Jofra Archer has admitted fearing he cost England the Ashes after he was caught on the boundary during Sunday’s pulsating finish at Headingley – but says it was Australia who ended up panicking.
Archer was mocked by the Australian fielders after his attempted swipe for six off Nathan Lyon was caught at deep midwicket by Travis Head, leaving England 286 for eight as they chased 359 to square the series.
Thanks to the heroics of Ben Stokes and Jack Leach, they managed to do just that, but Archer’s dismissal for 15 appeared to spell the beginning of the end.
Jofra Archer is back at Hove as he tries to make sense of the end to the Headingley Test match
England’s new fast-bowling wunderkind says Australia panicked in the final few overs
‘I wanted to make it less hard work for Ben, but I got out,’ he said. ‘I thought I had messed the series up – not just the game but the series, so I am very relieved that we are still alive and fighting.
‘Your coach always tells you, don’t leave it for anyone else. I tried to do as much of it as I could.
‘We have all seen enough cricket to know 80 to win with just one wicket left against the Australian bowling attack… we were very grateful to be on the winning side, that is all I can say.’
A few days on from arguably the greatest finish Test cricket has ever seen, England’s new fast-bowling wunderkind was still trying to make sense of it all as he sat in the pavilion at Hove, home of his county side Sussex.
Archer feared he had cost England their shot at levelling the series and saving the Ashes
All was peaceful outside, a world away from the Headingley mayhem, where the crowd was going berserk and the Australians were giving him grief.
‘Yes, terrible chat,’ Archer confirmed. ‘Nothing to worry about. It made me laugh. I think it was either Paine or Wade, but someone said: “That is a great shot, Jof.”
‘If it did go for six, it would have been. All I can say is we got over the line. It doesn’t matter how many wickets we won by. It doesn’t matter how we got there. The point was that we did.’
And Archer believes Australia’s agonising near miss could affect the way they approach next week’s fourth Test in Manchester.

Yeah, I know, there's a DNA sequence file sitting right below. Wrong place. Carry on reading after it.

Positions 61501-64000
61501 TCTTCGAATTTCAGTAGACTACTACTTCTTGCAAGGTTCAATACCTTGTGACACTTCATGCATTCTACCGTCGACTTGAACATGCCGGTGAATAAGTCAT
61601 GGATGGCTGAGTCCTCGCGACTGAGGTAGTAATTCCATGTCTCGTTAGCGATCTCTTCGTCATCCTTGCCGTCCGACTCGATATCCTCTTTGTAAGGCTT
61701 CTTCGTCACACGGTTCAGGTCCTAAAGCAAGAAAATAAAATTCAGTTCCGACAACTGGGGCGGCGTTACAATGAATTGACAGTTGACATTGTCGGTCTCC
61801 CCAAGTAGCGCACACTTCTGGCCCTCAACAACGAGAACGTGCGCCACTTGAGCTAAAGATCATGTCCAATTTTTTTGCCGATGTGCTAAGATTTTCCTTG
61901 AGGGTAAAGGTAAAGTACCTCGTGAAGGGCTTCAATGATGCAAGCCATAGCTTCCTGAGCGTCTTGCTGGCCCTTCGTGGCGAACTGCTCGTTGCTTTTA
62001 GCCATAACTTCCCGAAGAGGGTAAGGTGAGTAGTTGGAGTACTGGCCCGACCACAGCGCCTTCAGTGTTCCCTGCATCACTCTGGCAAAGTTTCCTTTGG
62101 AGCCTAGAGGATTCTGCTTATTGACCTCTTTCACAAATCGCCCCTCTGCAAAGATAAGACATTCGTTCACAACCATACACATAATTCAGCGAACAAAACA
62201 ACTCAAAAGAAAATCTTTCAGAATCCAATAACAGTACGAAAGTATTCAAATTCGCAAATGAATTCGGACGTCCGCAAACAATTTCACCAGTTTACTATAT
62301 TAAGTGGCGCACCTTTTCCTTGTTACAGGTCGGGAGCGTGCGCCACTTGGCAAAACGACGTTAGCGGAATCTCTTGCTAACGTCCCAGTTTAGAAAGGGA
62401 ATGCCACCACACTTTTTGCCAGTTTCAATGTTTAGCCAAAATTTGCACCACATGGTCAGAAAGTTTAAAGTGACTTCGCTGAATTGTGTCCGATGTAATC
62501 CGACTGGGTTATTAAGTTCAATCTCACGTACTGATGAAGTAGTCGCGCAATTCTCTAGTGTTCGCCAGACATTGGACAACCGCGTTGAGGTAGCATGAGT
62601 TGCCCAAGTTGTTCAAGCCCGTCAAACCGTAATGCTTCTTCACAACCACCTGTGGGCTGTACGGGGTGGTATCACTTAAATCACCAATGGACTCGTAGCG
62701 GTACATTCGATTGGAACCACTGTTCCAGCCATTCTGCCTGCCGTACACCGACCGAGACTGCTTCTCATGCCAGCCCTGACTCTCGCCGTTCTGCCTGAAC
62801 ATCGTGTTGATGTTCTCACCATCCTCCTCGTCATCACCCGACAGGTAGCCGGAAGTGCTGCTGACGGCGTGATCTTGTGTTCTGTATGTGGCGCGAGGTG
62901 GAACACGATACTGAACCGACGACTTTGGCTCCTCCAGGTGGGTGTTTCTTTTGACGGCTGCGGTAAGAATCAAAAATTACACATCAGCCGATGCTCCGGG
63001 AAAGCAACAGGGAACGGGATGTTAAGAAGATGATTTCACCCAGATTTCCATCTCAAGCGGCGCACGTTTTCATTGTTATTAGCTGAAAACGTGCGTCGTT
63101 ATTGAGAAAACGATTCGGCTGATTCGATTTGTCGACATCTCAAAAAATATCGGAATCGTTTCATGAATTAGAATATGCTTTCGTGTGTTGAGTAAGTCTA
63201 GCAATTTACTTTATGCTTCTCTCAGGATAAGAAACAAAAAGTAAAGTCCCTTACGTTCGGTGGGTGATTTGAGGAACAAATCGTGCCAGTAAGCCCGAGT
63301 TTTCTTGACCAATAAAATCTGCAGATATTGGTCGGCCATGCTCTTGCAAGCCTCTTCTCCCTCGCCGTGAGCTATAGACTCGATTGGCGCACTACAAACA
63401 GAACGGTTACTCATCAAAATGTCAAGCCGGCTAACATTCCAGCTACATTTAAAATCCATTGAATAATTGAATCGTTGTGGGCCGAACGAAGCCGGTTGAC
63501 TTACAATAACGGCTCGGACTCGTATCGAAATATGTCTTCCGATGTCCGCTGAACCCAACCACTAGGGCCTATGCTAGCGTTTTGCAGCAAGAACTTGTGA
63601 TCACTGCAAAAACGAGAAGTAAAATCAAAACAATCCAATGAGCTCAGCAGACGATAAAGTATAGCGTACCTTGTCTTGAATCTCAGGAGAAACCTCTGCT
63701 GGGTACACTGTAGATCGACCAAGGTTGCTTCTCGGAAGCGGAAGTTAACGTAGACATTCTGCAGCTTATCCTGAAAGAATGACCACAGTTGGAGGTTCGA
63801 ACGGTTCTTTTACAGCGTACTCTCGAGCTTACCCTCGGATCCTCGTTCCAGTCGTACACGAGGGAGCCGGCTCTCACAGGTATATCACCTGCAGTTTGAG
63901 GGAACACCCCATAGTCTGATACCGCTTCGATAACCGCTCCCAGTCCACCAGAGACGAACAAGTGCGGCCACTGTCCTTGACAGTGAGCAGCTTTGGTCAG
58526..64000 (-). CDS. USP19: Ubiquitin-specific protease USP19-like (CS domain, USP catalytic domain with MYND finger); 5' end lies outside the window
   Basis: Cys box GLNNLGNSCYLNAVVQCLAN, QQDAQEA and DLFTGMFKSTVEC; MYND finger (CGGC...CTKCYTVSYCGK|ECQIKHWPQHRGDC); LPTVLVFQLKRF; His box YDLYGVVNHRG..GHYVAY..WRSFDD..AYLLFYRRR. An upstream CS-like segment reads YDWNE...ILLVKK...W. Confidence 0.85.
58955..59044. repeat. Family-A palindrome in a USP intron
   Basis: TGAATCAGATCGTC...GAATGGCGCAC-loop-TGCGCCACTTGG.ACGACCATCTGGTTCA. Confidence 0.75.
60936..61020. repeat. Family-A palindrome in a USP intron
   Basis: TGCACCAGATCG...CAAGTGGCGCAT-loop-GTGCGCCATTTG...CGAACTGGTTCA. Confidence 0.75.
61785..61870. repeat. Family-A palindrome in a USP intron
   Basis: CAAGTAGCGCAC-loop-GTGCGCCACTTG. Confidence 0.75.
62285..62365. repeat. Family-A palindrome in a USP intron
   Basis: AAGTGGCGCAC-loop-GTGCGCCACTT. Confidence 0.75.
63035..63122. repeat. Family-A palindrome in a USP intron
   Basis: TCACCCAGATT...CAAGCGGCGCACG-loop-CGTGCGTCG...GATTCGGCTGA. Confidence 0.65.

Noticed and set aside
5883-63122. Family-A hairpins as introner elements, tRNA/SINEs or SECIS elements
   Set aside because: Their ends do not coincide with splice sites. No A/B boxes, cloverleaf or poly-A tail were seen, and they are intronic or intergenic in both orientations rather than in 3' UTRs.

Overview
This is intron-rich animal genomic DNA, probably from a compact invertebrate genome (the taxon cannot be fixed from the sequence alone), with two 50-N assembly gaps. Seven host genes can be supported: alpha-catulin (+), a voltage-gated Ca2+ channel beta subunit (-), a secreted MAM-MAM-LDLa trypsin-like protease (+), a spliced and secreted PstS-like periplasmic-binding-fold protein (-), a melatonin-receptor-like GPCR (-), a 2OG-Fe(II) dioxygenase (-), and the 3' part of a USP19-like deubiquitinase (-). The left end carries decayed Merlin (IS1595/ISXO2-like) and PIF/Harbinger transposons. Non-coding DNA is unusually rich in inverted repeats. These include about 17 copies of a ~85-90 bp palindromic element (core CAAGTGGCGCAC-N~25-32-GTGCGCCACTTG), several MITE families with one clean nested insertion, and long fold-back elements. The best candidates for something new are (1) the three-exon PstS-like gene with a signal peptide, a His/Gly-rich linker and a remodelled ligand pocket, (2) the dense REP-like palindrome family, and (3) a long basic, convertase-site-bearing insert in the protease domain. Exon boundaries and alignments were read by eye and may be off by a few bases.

‘Never get complacent,’ he said. ‘To be fair to them, 350 runs is a lot. But the crowd started getting on their backs, and I think they panicked a bit.
Archer was caught on the midwicket boundary as he tried to hit Nathan Lyon into the crowd
Archer was mocked by the Australian fielders as he made his way from the crease
‘They thought they would have rolled us after getting a few quick early wickets but they did not go through us.
‘The upcoming games they will think twice. I don’t think they will declare now. I don’t think they will be too attacking. The way they play might be a bit different.’
Archer has already made some telling interventions during an Ashes series beautifully poised at 1-1 going into Wednesday’s game.
First he marked his Test debut by hitting Steve Smith on the helmet at Lord’s, forcing him out of Australia’s second innings and the whole of the third Test.
Then he followed five wickets there with eight at Headingley, including first-innings figures of six for 45.
With Smith set to return at Old Trafford, the battle between the world’s best Test batsman and most exciting fast bowler will add yet more spice to an already fiery series. Is Archer looking forward to bowling to him again? ‘Yes, why wouldn’t I be?’
Archer is looking forward to facing Steve Smith, who he hit at Lord’s, in the fourth Test
Archer was concerned enough after hitting Smith at Lord’s to visit the Australian dressing-room, but he had already gone for a scan.
And he responded to Smith’s suggestion on Wednesday that Archer was yet to dismiss him with a smile and a shrug: ‘Well, I can’t get him out if he wasn’t there.’
JOFRA’S NO 22 WAS KIESWETTER TRIBUTE
Jofra Archer revealed that he came to be wearing the No22 shirt during the World Cup because it once belonged to England white-ball batsman Craig Kieswetter.
Archer had attended the 2010 World T20 final in his home town of Barbados, where England were playing Australia.
Each of his schoolmates chose a player to identify with and changed their Facebook name accordingly, and Archer chose Kieswetter – who was named man of the match after his 63 off 49 balls helped England to a seven-wicket win.
‘When someone asked what number I wanted, I didn’t know if Kieswetter had retired,’ said Archer.
‘I probably would have rung him up and asked him if he could do me the honour, but he actually had [retired], so there was no need to.’
The mood now is of a bowler on a mission to complete the greatest summer in the history of English cricket by making it a World Cup-Ashes double.
Fretting about a moment that briefly took spectators back to the Phillip Hughes tragedy in November 2014 is not going to help anyone.
‘We’ve got a job on our hands,’ said Archer. ‘I’ve seen him around, but you’re not going to sit and pull a chair and have a deep conversation, are you?’
Archer has been an international cricketer for barely four months, but throw in the World Cup and he has already had more endorphin rushes than some players experience in a lifetime.
‘I still watch the World Cup highlights,’ he said. ‘But all I can say is that Headingley game was special. When Lyon fumbled the run-out, you could hear a heartbeat in the dressing-room.
‘It just shows our fight: no one rolled over and played dead, everyone wanted to win, even the No 11 was very keen to get stuck in.
‘He will be called upon again at some point in the series. We got a taste of what is like to win from nowhere, so I guess we can take that on with us.’
Archer enjoys a swig from a bottle of beer as he takes in the aftermath of the Headingley finale
Specsavers are the Official Test Partner of the England cricket team. Jofra Archer was speaking ahead of the fourth Specsavers Ashes Test match.